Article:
I turned 60 on July 10th. Yay!!! It was a breeze getting here. Now, it’s downhill all the way, brakes have been ripped off. The speeds downhill are exhilarating, daresay many a young ‘un will not dare attempt it. I have the audicity to choose to go down this path instead of having coffee every morning at coffee shops with other senior aged people, talking about the weather. I have been blessed with good health that has given me the honour of being a platelets / plasma /blood donor 300 times + over. The thing is I don’t actually think about whether I will be getting up the next morning to another new day – it’s expected.
I was at Jen’s house last Thursday morning for a visit with Laura, something that we rarely do because they(she and Ray) live so far away that Timbuktu seems only a stone’s throw away. Travelling anywhere out of Subang Jaya seems so far. Could this be the “60s” effect? I should be like my two gallivanting aunts – Aunty Maureen and Aunty Val – they just hop on a plane and off they go – Germany, Australia and Malaysia (Aunty Val).
Back to visiting Jen, what this is about… Jen was lying down on the sofa, something I have never seen her do…ever. She was tired(she looked it). Laura went upstairs to Rachel’s room to rummage through all Rachel’s clothes that she left behind (Rachel was now staying at Tim’s place) to see what she could wear and take home. Jen and Ray were given the task to distribute the clothes to Laura, Sarah and whoever else wanted them,
Jen, Ray and I talked about all the pain Jen was going through; many times, it has been unbearable for her. She has to take painkillers to numb her pain. Like me with medicine, Jen tries not to rely too much on them for fear of becoming over-dependent on them. The cost of getting the medicines here are astronomically skyhigh, as the suppliers capitalise on the need for people to survive…literally.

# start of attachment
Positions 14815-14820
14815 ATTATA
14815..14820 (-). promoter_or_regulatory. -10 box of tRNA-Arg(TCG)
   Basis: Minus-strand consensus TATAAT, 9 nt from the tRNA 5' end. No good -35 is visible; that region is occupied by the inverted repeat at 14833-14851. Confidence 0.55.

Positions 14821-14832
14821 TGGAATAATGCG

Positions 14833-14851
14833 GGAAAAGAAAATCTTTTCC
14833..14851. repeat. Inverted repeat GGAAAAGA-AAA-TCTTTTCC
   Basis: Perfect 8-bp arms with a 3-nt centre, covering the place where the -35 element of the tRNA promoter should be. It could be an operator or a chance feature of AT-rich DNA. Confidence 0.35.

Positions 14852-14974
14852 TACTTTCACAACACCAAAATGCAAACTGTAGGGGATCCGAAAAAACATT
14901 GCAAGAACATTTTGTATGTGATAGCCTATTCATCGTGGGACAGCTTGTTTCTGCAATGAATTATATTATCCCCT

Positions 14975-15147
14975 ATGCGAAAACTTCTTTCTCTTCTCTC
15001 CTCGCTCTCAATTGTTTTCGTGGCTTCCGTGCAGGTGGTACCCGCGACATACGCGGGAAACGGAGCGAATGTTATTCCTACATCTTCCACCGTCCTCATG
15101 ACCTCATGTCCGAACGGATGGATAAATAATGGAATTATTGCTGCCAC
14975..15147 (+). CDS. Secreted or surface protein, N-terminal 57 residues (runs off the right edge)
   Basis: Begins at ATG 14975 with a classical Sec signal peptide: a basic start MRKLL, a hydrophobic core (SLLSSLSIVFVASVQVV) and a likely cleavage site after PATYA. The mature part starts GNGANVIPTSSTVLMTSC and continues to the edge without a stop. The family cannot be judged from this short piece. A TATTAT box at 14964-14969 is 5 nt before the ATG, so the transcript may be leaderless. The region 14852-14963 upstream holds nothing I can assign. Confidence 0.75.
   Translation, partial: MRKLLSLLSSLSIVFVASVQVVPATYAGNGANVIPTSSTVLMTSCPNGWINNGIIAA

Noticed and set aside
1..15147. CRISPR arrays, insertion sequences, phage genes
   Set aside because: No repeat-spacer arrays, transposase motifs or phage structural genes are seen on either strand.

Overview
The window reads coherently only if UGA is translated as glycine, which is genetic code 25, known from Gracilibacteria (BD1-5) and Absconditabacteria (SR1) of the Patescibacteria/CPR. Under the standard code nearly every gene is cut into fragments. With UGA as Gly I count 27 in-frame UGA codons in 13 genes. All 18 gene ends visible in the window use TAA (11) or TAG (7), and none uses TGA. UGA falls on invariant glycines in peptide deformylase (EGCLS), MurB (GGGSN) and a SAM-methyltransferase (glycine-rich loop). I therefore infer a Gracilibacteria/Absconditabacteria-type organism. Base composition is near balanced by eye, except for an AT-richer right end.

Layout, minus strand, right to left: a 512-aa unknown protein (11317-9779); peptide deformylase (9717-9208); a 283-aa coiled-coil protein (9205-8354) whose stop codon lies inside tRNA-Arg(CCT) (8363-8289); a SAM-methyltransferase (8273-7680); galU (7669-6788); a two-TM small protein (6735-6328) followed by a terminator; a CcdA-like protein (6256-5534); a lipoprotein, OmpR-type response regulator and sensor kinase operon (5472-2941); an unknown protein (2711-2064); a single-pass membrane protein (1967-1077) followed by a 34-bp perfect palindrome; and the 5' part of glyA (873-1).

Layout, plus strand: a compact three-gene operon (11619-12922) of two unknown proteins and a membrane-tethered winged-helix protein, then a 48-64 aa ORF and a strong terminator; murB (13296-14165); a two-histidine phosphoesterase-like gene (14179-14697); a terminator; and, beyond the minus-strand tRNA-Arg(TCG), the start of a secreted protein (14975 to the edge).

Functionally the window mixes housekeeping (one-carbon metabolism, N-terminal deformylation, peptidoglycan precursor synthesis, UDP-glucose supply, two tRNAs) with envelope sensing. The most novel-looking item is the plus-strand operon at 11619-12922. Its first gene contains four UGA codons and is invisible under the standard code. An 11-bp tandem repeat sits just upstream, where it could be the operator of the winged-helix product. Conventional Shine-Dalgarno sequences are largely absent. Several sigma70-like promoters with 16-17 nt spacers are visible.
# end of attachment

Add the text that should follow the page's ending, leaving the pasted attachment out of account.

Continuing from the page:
As I mentioned earlier on, we don’t think about living or getting up the next morning to go through the day. It’s expected – taken for granted. Jen, on the other hand; is in a war zone – she literally has to fight this disease called cancer, going through frequent painful spells, treatments, medications every moment of her life; just to stay alive; this physical act that does not need us to consciously command us to do so. She is going through this all by herself. Sure, she has Ray’s enduring support and the support from family and friends the world over. But the battle itself, she’s fighting it all by herself as it is within her. She’s the sniper, taking down each cancer cell as they show up. God is with her and had always been. He has been her hope, her strength, her comforter, her joy, her peace, her smiles and her laughter. She believes in miracles and that if God wills it, she will be healed.
Here, I am not talking about someone who is caught up in the middle of a war conflict in some far away country, or someone strickened with a rare disease we usually read about in the news or on social media. This is my own sister. And Ray, yes Ray…what about him?
Well… He always laughs things off, always seeing the lighter or brighter side of things, never ever running away from any problems or challenges. He is Jen’s Knight in shining armour. He has always been a good brother-in- law to me and my brothers, and a good son-in-law to my parents.
If you were to meet Jen, you will not believe that she is a cancer fighter. She is preoccupied with living life to the fullest. As siblings, we are closer now than we’ve ever been. Must be the age. When mum and dad were in their 60s, that age seemed so far away. Now, we are getting into the groove of things and looking at life from a different angle. The “thinker” in me has become so much more prominent.
Note: This is not a sequel to my earlier write-up. Or is it?
Dedicated to my sista.
Oh ya, and Laura came home with a big cooler bag full of Rachel’s clothes. You will be able to spot her with “R. Arnold” or “Malaysia Squash” on her “Tees“, plus a lot more fashionable clothes, too.
I am grateful to God for everything.